• EVELYN BAILEY: Well for many years,
  • I think we had battles to fight.
  • We had benchmarks to make.
  • SUE COWELL: Yeah, there were things to coalesce around.
  • EVELYN BAILEY: There was domestic partnership.
  • Then there was marriage equality.
  • Then there was affirmative action.
  • Here in Rochester, you had major opposition
  • with Michael Macaluso and the Moral Majority
  • and the Decent Minority and--
  • SUE COWELL: (unintelligible)
  • EVELYN BAILEY: Yeah.
  • And also you had a tremendous number
  • of people who not only were involved politically,
  • but for the size of Rochester, you
  • had an incredible number of organizations
  • operative and working.
  • SUE COWELL: Well, back then, they
  • didn't have the city newspaper but they had the Rochester
  • Patriot, which was the lefty paper
  • and Louise Slaughter and Fran Weisberg,
  • they were all part of that thing.
  • KEVIN INDOVINO: And back then also,
  • it was part of being part of the community.
  • That's how we developed or built our community.
  • Nowadays, that sense of community, I don't think,
  • is as important to a lot of gay and lesbians.
  • EVELYN BAILEY: I think the sense of community for anyone
  • is not important until crisis hits.
  • KEVIN INDOVINO: Yeah.
  • Exactly.
  • EVELYN BAILEY: And that's personally and community wise.
  • When do you need your family community most?
  • When you're in distress.
  • And so then you pull together and people come together.
  • What's next on the political agenda
  • that the gay community, the LGBT community,
  • needs to have happen?
  • SUE COWELL: Well, we need to get more involved
  • with the federal races.
  • We need more-- until DOMA is repealed,
  • we're not really going anywhere.
  • So I don't know.
  • But it's going to be, I think, a much longer cycle
  • to get that done.
  • But we have to-- it's like with anything.
  • You're never going to finish if you don't start.
  • EVELYN BAILEY: GENDA?
  • SUE COWELL: Well, that's important.
  • I think that that will pass in New York state.
  • It's unfortunately, a lot of--
  • I'm sure Cuomo spent a lot of his political capital
  • on marriage, which is not saying that it's fair.
  • But it's-- like with--
  • KEVIN INDOVINO: It's reality.
  • SUE COWELL: Well, back to the Pride Agenda.
  • I mean, my whole mantra is that we don't make the rules.
  • We just play by them.
  • And it's been shown that money makes a big difference.
  • 1996 was the first time we had openly gay delegates
  • at the presidential convention.
  • And that was because Jeff Sorauf was a big money guy,
  • and we got--
  • I went to Chicago in '96, and we had a smattering.
  • I think we had about seven or eight LGBT delegates in '96.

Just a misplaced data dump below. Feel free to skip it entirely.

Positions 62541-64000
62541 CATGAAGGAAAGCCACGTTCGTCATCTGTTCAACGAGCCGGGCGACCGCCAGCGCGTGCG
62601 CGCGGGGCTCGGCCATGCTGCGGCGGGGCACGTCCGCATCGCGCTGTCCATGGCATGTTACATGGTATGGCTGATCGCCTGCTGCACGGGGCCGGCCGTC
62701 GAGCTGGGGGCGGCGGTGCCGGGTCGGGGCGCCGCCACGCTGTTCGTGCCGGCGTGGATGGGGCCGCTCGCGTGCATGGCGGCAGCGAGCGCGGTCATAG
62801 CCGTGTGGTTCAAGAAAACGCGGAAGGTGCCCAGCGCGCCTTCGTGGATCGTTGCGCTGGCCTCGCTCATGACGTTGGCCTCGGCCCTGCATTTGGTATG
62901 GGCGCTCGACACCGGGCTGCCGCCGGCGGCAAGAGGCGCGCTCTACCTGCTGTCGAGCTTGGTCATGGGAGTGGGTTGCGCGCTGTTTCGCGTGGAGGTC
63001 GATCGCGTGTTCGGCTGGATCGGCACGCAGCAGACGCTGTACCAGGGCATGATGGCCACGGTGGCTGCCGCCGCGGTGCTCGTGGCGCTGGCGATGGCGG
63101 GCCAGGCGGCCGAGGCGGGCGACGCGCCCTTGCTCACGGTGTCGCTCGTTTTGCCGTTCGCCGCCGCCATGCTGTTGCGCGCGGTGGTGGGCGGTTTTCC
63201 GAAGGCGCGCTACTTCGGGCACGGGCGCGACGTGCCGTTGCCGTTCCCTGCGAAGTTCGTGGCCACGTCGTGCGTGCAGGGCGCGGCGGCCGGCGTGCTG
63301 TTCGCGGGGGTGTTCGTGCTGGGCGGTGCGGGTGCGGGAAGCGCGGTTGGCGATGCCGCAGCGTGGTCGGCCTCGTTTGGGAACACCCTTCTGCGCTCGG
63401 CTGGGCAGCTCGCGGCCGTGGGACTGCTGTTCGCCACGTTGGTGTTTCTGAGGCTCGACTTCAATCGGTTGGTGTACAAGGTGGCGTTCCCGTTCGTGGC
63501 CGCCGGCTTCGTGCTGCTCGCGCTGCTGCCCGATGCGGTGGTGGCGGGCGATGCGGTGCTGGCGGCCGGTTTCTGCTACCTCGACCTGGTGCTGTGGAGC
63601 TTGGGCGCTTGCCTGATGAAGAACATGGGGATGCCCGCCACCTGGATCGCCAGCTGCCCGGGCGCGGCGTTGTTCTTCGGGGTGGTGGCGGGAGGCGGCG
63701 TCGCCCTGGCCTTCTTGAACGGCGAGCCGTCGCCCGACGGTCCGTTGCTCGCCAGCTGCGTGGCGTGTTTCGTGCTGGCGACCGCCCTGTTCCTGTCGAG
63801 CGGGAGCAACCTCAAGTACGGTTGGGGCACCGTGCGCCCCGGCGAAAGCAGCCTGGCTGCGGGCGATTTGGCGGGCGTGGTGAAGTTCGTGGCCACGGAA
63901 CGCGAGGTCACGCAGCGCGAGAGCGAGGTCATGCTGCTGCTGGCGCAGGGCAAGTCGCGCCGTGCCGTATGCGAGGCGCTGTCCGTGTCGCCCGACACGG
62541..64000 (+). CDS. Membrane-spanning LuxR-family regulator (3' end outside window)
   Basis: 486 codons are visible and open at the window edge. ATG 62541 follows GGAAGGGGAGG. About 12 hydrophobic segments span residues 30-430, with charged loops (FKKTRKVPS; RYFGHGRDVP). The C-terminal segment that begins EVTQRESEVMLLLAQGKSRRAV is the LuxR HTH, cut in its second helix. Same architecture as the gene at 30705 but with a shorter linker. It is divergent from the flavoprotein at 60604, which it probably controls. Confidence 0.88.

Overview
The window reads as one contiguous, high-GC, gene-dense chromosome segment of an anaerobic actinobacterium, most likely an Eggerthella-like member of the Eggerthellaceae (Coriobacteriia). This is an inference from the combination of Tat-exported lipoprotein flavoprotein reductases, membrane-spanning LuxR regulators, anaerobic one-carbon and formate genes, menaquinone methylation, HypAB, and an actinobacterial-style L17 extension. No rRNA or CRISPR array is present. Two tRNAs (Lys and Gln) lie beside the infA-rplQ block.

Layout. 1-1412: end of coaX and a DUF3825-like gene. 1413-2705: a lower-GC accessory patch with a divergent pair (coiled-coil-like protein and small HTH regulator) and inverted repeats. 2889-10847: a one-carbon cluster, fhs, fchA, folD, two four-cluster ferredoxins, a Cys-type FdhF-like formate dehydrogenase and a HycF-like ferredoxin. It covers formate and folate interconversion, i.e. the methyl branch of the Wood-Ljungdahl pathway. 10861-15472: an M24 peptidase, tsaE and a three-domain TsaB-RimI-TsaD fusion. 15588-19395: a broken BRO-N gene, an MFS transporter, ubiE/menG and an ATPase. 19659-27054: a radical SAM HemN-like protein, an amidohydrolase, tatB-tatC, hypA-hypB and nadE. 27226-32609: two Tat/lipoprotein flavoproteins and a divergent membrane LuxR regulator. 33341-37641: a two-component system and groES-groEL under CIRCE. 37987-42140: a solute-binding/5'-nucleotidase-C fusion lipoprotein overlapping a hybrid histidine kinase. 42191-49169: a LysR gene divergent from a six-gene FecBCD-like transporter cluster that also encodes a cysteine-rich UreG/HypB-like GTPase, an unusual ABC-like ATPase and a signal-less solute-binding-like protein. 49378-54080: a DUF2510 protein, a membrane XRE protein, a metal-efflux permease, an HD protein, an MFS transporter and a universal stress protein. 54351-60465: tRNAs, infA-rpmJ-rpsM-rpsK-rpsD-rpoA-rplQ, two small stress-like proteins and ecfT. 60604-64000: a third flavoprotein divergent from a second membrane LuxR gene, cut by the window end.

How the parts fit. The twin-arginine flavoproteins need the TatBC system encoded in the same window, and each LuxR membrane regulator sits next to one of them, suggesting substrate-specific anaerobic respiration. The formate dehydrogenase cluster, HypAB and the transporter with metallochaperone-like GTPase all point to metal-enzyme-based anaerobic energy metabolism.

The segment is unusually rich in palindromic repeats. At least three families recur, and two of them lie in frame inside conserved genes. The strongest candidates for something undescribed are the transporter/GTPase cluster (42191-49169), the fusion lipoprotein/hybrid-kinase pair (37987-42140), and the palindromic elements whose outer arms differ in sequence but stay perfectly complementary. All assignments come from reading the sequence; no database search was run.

• And then in 2000 I went again, but I don't know.
  • We work hard.
  • And then I think people who were running the party politics see
  • it, and you get kind of pulled into things.
  • EVELYN BAILEY: Where does New York state go?
  • Where do we-- what's the next challenge here?
  • Or are we out of challenges?
  • SUE COWELL: Well, you always have
  • the challenge of maintaining.
  • Well, we're going to have a big challenge keeping Harry
  • because of the redistricting.
  • And so I just decided to have breakfast
  • with Tom the other day.
  • And they're trying to make sure he doesn't just get cut out
  • of his high performing city districts and get
  • thrown into Henrietta.
  • So Harry's going to need help.
  • That's part of the problem.
  • You can go on a roll, and it's success, success.
  • You're really going up there.
  • But then through things that you can't control,
  • like these stupid legislators who,
  • instead of doing an independent redistricting,
  • are just doing their own goddamn thing anyway.
  • KEVIN INDOVINO: What about the future generations coming up
  • behind us?
  • SUE COWELL: I don't know.
  • I pray for them.
  • I don't know.
  • The social networking and everything,
  • it does kind of put you instantaneously in touch.
  • So I think that there is definitely
  • a group of younger activists and philanthropists who
  • will come up through the ranks.
  • I don't want to judge them harshly
  • like our parents maybe judged us.
  • But I don't know.
  • It's, unfortunately, it's that time will tell.
  • EVELYN BAILEY: Talk just a little bit about the Riverview.
  • Because you were--
  • KEVIN INDOVINO: Riverview but any of those places
  • that you were pandering when you came here.
  • SUE COWELL: Well, that's actually in here, too,
  • which-- (pause) well, I think this was
  • something with the Riverview.
  • It was totally the hangout for women.
  • And so we actually did a fundraiser for the Riverview,
  • because we wanted to clean it up so it would be a nicer place.
  • So, "The first annual picnic and all around fun time,
  • Alix Dobkin, lesbian feminist singer and writer,
  • will be our guest of honor, joining us